Deciding to refinance is a crucial financial move that can help you make significant savings. When you plan properly, do your research, and take time to evaluate where you stand financially, you'll be able to determine whether refinancing is actually a sound financial decision for your particular situation. To help ease the decision-making process for you, here are several important questions to ask yourself before committing to a new loan agreement.
Do I intend to stay in my home for a long time?
Refinancing is generally a smart choice if you plan to live in your home for around five years or more. If you think you'll be moving out to another location due to your job or other circumstances and you'll have to put up your home for sale in the next few years, then refinancing may not be a good option for you. Keep in mind that refinancing requires a considerable amount of money when it comes to closing costs, potentially reaching up to thousands of dollars. Your possible savings may not be enough to recuperate the hefty costs. To make sure the costs do not exceed the benefits, find out your break-even point, which refers to how long it takes to recoup the costs. You'll be able to gain real savings after the break-even point. Use an online mortgage refinancing calculator to get an idea of your break-even point as well as your prospective net savings.
Is my credit score good enough?
To qualify for the best mortgage rates around and decrease your mortgage payment, your credit score should be 760 or higher. Make sure to keep track of your credit report and practice financially savvy habits, such as paying bills in full, avoiding late or missed payments, and reducing debts instead of accumulating more. A high credit score translates to a positive credit history, giving lenders the impression that you're good at managing your finances and you likely won't default on your loan.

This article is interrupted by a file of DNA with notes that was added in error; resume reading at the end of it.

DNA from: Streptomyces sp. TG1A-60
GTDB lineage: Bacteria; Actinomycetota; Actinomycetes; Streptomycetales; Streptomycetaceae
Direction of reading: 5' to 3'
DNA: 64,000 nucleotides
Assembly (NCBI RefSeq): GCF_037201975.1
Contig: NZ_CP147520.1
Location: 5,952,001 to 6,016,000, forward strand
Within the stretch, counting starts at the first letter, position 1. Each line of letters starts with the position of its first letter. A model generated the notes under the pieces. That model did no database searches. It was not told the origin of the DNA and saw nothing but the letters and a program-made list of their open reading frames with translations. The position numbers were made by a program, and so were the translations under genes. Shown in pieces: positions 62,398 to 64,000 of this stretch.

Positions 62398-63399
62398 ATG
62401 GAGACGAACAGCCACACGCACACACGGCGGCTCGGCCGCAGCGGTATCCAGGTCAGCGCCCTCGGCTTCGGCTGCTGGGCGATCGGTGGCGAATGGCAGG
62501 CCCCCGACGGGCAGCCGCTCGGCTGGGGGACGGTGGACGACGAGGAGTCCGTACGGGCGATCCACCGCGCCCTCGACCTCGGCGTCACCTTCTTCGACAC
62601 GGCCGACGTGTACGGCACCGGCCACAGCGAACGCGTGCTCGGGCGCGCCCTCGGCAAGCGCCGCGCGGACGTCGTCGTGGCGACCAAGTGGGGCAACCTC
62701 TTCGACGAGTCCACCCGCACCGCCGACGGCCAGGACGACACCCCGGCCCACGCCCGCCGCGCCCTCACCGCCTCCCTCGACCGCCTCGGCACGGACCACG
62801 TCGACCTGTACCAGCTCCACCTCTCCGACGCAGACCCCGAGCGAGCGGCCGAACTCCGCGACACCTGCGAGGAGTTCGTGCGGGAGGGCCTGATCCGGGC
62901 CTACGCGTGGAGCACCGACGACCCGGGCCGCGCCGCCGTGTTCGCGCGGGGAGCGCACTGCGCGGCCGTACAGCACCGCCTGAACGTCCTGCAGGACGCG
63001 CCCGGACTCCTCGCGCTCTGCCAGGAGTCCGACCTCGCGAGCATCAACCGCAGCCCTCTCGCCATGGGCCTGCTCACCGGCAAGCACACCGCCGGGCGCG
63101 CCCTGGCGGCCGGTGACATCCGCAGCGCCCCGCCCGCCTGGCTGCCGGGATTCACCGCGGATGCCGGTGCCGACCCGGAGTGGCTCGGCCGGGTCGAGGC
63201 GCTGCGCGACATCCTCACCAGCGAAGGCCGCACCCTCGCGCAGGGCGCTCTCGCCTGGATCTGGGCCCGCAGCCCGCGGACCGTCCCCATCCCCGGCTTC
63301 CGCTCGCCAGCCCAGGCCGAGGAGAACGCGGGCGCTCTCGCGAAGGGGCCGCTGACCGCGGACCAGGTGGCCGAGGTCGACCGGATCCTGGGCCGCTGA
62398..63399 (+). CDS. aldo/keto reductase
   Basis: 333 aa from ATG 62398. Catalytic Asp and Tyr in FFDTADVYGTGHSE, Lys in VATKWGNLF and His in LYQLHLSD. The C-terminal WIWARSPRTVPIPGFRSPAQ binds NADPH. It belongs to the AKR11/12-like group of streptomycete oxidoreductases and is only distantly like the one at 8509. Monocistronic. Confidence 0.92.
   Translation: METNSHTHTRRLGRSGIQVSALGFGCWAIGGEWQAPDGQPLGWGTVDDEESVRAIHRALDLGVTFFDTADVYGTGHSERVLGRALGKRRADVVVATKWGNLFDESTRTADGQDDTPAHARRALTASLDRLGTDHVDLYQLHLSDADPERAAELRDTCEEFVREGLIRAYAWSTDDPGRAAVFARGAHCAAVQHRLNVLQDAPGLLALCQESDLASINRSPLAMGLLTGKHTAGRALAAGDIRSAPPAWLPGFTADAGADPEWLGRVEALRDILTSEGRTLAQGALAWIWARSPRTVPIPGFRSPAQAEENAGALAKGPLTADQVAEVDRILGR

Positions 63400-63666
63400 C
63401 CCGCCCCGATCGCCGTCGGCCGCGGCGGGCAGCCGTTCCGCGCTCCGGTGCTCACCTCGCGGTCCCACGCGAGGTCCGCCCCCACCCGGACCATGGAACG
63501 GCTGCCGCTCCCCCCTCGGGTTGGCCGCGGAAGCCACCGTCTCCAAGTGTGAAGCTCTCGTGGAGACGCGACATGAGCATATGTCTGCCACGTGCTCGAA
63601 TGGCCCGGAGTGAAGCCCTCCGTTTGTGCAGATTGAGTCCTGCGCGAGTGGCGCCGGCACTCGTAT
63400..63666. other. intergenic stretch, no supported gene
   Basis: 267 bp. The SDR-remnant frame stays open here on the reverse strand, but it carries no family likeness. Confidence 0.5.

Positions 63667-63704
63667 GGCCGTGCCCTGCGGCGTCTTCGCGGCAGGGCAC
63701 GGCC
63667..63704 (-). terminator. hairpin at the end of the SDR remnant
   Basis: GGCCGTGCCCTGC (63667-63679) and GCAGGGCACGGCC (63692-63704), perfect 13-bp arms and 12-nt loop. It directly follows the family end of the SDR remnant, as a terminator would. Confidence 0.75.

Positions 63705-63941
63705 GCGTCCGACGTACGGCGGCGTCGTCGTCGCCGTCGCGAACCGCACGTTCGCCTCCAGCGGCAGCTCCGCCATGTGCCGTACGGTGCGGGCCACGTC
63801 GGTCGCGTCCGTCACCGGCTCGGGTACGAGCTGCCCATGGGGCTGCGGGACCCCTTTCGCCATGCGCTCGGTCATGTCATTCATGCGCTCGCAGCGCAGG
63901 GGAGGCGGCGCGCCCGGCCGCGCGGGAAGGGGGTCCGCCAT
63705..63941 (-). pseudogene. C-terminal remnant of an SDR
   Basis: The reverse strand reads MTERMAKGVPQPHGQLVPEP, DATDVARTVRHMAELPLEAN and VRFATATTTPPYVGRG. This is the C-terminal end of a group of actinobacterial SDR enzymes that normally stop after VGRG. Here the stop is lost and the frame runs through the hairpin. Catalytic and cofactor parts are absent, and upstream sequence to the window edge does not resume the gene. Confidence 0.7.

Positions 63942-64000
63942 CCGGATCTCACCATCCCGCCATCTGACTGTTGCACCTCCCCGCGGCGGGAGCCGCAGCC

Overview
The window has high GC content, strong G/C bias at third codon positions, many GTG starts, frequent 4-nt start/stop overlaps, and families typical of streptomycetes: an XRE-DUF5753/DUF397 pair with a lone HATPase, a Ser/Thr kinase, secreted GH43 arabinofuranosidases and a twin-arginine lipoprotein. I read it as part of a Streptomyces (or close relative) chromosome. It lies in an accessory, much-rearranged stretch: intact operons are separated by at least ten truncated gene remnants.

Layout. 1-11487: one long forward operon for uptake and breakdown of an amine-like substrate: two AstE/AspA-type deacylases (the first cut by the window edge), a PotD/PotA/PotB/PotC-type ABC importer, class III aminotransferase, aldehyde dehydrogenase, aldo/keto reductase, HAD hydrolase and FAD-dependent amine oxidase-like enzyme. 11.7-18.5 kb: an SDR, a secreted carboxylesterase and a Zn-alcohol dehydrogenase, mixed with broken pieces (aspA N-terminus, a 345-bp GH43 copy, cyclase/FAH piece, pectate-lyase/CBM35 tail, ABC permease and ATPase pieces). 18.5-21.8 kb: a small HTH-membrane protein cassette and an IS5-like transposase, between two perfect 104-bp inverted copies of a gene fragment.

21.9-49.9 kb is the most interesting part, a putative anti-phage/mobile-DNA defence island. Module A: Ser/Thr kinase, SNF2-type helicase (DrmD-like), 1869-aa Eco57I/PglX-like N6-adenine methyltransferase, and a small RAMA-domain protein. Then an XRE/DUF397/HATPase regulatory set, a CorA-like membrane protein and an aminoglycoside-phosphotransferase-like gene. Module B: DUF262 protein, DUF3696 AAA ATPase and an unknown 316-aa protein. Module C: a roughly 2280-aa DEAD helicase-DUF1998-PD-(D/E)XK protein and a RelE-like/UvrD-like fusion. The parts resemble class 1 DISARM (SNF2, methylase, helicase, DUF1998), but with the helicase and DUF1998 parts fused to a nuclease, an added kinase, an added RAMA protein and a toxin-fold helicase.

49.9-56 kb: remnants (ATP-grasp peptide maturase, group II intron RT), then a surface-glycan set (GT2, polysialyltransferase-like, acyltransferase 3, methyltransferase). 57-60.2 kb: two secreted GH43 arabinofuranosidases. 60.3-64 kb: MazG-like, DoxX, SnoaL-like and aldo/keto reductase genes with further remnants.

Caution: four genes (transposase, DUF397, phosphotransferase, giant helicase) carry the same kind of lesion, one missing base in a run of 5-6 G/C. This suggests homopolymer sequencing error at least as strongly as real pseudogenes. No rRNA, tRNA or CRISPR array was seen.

What costs are involved and can I afford them?
When approving and processing a refinance, lenders typically charge for origination, insurance, legal, appraisal, title search, and application costs, among others. These fees may reach thousands of dollars depending on the size of the loan. As mentioned earlier, comparing your potential net savings versus your total costs is critical to determine whether refinancing actually makes sense. Additionally, you should have enough funds to cover the costs. Some lenders may allow financing of closing costs, but this option can ensnare you in a steep debt trap. The last thing you'd want is to pay a huge amount of interest besides the closing costs upon selecting a long term to finance the costs. Try to set aside a portion of your income each month to save up enough money to pay for the closing costs in full.
Do I have enough equity?
When getting a new loan, remember that you need 20 percent or more equity to skip paying for private mortgage insurance, which can offset the possible savings of a refinance. If you don't have sufficient equity in your property, it may be a smarter decision to avoid going the refinancing route.
Refinancing can be complex and daunting, but you can reap immense benefits when you do it at the right time and for the right reasons. With the help of the questions above, you can reach a well-informed decision and determine if taking out a new loan is a sound choice. Just be sure to dedicate time toward understanding the refinancing process, especially the closing process, and to read the contract thoroughly before signing any new agreement.